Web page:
Forino v. Arizona Dep't of Transp
In Forino v. Arizona Dep't of Transp., 191 Ariz. 77, 79, 952 P.2d 315, 317 (App. 1997), a DUI arrestee had been issued an order of suspension and timely requested a hearing on his license suspension.
At that time, the pertinent statute provided that the license suspension hearing "shall" be held no later than "thirty days after receipt of the request" for hearing. 1994 Ariz. Sess. Laws, ch. 317, 19.
The DOT, however, failed to hold the hearing within thirty days of Forino's request. The court held that the statutory language was directory and, as such, the failure to hold the license suspension hearing within the statutory time period did not divest DOT of jurisdiction to conduct the hearing and ultimately suspend Forino's driver's license. Forino, 191 Ariz. at 81, 952 P.2d at 319.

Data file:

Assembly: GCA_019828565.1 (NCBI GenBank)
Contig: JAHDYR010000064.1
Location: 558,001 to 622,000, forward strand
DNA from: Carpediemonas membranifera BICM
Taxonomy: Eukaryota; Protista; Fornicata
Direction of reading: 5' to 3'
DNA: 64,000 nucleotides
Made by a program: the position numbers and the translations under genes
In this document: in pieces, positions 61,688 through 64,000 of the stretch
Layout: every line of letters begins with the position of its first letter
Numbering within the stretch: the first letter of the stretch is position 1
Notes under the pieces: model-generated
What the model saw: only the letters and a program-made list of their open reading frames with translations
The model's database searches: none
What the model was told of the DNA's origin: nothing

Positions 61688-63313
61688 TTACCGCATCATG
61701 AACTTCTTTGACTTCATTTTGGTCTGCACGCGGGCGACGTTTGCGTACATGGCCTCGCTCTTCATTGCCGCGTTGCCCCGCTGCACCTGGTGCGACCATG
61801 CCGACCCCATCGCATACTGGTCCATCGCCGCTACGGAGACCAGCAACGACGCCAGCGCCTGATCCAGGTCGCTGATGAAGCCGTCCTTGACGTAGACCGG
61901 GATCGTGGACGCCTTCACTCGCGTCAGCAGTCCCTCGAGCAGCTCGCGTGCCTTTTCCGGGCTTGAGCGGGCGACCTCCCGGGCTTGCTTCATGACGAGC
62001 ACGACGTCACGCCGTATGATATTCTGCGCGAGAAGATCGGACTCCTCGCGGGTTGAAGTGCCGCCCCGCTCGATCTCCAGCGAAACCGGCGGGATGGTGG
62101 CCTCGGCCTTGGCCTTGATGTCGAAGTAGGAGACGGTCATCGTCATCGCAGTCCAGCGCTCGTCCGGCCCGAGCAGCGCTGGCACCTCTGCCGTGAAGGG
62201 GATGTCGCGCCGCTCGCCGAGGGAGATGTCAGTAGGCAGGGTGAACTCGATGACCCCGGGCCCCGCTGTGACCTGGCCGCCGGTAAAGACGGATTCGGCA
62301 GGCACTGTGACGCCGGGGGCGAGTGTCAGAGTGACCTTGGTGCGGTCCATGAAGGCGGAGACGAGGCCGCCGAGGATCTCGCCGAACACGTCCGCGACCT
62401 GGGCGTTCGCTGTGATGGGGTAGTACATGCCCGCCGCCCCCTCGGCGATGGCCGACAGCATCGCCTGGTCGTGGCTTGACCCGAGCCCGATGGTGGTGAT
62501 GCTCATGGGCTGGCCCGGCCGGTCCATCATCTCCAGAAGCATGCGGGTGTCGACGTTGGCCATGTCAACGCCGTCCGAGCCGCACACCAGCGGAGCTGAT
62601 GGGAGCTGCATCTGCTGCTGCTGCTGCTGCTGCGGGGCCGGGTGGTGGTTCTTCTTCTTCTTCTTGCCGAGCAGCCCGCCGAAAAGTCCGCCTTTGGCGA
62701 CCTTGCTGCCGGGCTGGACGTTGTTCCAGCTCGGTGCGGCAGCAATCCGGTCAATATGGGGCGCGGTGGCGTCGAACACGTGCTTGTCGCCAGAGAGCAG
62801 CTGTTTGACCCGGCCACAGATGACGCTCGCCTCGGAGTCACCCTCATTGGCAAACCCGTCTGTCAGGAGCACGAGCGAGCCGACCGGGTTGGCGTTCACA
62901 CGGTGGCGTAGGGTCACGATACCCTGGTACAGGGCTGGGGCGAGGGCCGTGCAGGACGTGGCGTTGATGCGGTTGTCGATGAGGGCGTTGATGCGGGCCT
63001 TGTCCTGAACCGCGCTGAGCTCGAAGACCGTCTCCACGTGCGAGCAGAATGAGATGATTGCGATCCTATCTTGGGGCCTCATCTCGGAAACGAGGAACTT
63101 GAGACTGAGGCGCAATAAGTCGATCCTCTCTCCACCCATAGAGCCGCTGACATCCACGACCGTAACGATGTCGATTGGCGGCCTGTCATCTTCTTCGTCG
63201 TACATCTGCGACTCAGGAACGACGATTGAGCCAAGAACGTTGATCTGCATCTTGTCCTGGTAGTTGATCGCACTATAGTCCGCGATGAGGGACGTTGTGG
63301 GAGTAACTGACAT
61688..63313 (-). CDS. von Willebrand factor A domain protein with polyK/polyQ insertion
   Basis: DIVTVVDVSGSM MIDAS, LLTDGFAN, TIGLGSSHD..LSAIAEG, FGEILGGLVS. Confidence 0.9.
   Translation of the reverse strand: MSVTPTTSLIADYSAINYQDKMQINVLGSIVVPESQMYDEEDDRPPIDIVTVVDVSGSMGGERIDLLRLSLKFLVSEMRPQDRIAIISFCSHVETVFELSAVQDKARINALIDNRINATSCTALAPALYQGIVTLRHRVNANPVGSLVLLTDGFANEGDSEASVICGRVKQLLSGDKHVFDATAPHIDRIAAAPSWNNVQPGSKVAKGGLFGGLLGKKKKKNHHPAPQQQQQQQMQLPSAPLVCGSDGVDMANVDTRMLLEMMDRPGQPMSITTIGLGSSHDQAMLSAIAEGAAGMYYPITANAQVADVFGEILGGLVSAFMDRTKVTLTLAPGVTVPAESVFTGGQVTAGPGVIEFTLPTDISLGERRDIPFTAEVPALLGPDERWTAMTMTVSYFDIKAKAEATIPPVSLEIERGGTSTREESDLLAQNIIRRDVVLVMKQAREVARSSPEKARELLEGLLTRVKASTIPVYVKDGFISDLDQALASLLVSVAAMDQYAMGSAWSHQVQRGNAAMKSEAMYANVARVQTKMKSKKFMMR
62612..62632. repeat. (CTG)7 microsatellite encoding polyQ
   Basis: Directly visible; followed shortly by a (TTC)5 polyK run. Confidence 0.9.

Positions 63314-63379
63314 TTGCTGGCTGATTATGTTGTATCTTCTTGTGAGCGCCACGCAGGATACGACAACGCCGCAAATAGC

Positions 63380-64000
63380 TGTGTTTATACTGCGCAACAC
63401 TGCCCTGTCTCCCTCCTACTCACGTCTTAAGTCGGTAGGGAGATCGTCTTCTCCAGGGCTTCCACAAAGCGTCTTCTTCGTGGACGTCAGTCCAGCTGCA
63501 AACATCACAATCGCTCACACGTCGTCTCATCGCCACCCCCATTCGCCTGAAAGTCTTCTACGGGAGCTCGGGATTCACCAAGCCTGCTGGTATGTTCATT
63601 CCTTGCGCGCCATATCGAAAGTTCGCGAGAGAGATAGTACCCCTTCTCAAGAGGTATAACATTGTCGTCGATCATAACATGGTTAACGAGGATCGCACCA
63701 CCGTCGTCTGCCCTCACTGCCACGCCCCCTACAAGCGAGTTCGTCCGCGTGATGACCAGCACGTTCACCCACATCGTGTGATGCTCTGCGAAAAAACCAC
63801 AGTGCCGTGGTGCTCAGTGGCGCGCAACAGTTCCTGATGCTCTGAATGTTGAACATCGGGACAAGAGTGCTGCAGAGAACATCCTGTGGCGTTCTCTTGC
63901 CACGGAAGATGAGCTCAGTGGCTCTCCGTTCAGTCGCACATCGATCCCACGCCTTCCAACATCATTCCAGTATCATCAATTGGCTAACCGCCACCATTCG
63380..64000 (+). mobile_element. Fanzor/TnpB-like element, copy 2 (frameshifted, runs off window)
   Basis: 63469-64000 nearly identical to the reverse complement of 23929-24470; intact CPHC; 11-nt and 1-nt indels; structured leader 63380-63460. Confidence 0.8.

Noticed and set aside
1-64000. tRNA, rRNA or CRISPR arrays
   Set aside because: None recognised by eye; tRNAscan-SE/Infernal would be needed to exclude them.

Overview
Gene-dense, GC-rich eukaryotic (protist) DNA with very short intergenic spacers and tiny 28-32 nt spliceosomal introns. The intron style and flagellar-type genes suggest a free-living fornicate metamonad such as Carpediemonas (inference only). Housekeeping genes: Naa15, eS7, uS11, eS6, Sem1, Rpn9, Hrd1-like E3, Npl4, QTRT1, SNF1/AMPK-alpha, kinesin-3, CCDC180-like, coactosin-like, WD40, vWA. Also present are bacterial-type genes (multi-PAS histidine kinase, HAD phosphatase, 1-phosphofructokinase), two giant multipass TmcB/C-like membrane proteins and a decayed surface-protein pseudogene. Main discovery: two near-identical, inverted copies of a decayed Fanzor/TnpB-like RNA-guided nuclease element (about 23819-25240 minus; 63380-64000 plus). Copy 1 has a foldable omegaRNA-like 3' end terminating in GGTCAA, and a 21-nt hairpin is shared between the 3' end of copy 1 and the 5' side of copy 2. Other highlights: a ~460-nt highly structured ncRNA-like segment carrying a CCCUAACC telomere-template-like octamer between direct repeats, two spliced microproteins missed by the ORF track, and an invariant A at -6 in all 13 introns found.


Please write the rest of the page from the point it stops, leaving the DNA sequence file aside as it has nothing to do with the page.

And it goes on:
The Court held that the failure of the Arizona Department of Transportation (ADOT) "to conduct the suspension hearing within the thirty-day time period did not divest the agency of jurisdiction." 191 Ariz. at 81, 952 P.2d at 319.
The issue was whether ADOT retained jurisdiction to suspend a driver's license after failing to timely conduct a hearing in accordance with the governing statute. Id. at 79, 952 P.2d at 317.
The statute employed the word "shall" in prescribing a maximum thirty-day time limit for conducting requested hearings. Id.
The Court reasoned that "if a statute 'states the time for performance of an official duty, without any language denying performance after a specified time, it is directory.'" Id. at 81, 952 P.2d at 319.
Thus, because the statute in question prescribed a time limit for conducting the required suspension hearing, but without describing the consequences for untimely compliance, the statute was given a directory construction in the interest of better-serving the purpose of the law. Id.